(345c) Experimental and Modeling Analysis of Lactic Acid Polycondensation

Codari, F., Institute of Chemical and Bioengineering, ETH Zurich
Storti, G., ETH Zürich
Morbidelli, M., Institute of Chemical and Bioengineering, ETH Zurich

Polylactic acid (PLA) is a biodegradable polyester exhibiting attractive mechanical and chemical properties at high molecular weight. As such, it is a promising candidate to replace non-degradable petroleum-based polymers of large use. High molecular weight PLA is industrially produced by a three step process: synthesis of a low molecular weight pre-polymer by polycondensation of lactic acid (LA), separation and recovery of the cyclic dimer, lactide, and production of the final PLA by ring opening polymerization (ROP) of lactide. The polycondensation step, an intrinsically low reaction, is usually the rate determining step of the entire process. Thus, a good understanding of its mechanism is important in order to design and optimize the whole industrial process.

Polycondensation kinetic models are available in the literature since many years. Most of the papers refer to the probabilistic approach by Flory, a simplified model involving assumptions such as equal reactivity of all functional groups and ideal thermodynamics. On the other hand, the same assumptions were proved to be not fulfilled for several systems of large interest, such as PET and Nylon 6,6. Thus, step growth polymerizations are reactions exhibiting remarkable thermodynamic and kinetic nonidealities. While thermodynamic nonidealities refers to the non ideal behaviour of the reacting components in the polymer melt mixture, kinetic nonidealities usually reflect reactivity dependences upon polymer chain length.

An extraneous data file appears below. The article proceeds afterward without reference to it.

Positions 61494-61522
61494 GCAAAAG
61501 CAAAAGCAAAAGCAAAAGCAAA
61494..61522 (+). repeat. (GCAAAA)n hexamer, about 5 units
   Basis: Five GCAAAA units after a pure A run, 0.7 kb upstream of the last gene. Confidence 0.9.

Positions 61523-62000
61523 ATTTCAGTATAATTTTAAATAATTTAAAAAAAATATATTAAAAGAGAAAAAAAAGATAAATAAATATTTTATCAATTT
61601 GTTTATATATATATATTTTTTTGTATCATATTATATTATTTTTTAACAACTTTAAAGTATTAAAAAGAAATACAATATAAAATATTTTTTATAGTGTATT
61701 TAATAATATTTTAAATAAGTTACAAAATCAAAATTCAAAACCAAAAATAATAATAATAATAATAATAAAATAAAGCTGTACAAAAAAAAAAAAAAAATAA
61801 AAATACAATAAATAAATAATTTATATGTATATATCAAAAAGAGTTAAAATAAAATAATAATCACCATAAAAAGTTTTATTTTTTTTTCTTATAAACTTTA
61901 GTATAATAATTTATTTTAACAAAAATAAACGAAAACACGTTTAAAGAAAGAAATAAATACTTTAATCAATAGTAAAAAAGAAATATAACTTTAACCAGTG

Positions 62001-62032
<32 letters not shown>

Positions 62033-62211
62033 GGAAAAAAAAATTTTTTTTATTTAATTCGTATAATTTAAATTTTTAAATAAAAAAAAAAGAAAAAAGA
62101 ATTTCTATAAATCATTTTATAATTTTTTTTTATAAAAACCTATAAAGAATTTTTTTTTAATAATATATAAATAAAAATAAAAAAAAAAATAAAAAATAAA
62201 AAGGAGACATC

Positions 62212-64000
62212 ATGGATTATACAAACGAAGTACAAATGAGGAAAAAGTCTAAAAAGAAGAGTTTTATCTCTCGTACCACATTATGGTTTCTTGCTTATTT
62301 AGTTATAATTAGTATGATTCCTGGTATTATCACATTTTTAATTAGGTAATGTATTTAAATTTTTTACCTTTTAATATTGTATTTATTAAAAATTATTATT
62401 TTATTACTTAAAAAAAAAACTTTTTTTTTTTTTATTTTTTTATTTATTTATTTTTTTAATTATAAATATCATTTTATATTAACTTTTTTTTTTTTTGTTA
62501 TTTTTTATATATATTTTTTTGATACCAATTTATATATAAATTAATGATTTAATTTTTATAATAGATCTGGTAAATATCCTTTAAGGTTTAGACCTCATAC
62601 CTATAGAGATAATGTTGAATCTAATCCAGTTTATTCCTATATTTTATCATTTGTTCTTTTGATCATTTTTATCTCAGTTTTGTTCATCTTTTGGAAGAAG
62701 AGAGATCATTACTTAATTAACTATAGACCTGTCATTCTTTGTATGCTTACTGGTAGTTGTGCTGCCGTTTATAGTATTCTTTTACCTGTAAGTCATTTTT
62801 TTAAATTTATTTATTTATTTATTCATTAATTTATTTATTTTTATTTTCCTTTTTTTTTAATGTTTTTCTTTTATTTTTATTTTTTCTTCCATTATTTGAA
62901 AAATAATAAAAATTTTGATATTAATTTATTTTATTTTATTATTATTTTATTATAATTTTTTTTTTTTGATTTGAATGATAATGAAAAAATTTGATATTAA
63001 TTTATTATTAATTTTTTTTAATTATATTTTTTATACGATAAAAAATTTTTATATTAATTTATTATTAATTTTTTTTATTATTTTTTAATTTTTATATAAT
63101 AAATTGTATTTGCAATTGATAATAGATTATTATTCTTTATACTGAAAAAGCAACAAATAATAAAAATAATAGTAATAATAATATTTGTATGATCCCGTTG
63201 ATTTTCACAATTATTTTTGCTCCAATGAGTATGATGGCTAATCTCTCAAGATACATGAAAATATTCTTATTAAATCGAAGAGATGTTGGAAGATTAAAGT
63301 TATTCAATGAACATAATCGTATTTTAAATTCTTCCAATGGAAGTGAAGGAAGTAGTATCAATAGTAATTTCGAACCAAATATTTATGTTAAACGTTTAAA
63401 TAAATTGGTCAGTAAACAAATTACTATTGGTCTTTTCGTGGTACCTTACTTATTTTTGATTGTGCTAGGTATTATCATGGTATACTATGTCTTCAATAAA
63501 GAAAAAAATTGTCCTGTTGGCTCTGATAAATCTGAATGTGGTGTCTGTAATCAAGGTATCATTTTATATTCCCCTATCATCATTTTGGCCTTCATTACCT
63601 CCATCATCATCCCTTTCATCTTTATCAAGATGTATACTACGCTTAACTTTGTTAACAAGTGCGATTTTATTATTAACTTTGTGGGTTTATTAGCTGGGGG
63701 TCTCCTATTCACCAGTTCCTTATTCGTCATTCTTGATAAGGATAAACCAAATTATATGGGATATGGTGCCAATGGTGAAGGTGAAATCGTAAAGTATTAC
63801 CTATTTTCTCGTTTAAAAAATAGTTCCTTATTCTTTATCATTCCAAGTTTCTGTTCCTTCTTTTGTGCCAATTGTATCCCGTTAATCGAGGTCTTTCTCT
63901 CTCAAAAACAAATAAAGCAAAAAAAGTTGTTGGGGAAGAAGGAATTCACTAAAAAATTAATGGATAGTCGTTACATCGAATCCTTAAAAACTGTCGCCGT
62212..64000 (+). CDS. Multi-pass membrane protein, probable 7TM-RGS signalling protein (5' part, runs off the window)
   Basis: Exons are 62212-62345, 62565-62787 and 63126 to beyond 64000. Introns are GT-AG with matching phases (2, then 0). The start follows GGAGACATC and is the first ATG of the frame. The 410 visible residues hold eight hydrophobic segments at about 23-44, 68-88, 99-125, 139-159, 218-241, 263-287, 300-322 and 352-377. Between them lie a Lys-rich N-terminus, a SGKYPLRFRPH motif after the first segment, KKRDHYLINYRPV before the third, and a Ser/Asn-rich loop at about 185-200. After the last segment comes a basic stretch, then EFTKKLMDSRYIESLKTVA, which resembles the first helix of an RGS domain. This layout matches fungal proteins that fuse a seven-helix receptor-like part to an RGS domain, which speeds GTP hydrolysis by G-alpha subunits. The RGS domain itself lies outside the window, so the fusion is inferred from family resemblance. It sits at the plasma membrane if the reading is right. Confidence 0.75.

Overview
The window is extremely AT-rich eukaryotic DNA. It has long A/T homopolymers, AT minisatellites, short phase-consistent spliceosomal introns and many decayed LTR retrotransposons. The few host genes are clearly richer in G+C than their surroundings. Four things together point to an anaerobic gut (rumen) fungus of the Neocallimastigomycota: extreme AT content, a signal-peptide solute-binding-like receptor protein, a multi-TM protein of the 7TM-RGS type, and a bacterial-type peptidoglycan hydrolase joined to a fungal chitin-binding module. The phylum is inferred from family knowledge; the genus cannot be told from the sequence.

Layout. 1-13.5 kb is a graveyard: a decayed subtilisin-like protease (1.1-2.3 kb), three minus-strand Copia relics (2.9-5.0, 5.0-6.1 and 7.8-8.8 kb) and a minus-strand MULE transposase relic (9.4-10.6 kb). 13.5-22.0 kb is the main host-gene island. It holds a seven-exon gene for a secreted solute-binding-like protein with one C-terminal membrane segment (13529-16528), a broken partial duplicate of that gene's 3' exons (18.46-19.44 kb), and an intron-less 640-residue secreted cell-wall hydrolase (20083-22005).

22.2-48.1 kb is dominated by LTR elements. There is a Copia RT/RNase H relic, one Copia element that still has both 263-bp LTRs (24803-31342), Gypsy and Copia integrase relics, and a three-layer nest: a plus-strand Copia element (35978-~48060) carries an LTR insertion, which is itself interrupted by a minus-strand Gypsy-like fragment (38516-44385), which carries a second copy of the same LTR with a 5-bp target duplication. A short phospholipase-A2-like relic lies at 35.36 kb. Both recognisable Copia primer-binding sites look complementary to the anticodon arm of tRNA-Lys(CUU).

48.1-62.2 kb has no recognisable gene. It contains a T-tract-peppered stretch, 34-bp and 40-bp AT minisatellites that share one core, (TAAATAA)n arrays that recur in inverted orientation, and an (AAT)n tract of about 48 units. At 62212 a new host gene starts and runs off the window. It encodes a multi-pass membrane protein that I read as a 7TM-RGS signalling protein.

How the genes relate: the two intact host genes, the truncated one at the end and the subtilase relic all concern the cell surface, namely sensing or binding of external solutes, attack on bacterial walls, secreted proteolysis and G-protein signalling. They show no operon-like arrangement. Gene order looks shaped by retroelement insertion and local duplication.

In this work, a large set of equilibrium data for PLA condensation has been produced. Batch reactions were carried out at different temperatures, ranging from 130 to 170 oC, and at long enough reaction time to ensure that chemical equilibrium is established. Different equilibrium compositions were explored, in a range of water contents of industrial interest (from 0.05 to 0.25 water molar fraction). In all cases, a detailed characterization of the equilibrium composition has been carried out: the polymer water content was determined by Karl Fischer titration and the entire distribution of the oligomer concentrations was determined by a recently published method based on reverse phase HPLC.

Such a detailed set of equilibrium data, were analyzed to estimate the impact of the nonidealities mentioned above. To overcome the major difficulty of a reliable evaluation of the activity coefficients of all components, the semi-empirical strategy proposed by Doherty et al. for polycondensation reactions has been applied: ?apparent? equilibrium and rate coefficients are introduced which are function of temperature and composition of a reference species, typically water. Moreover, different reactivity of chains with different length has been considered, thus accounting for kinetic nonidealities. A satisfactory description of average polymer properties is achieved even in the simplest, ideal case. On the other hand, a detailed description of system composition has been obtained only considering rate coefficients function of chain length and accounting for the dependence of apparent equilibrium constants upon the system composition. In particular, the system can be accurately simulated by reducing it to a ternary system composed by water, monomer and polymer, i.e. lumping together all oligomers.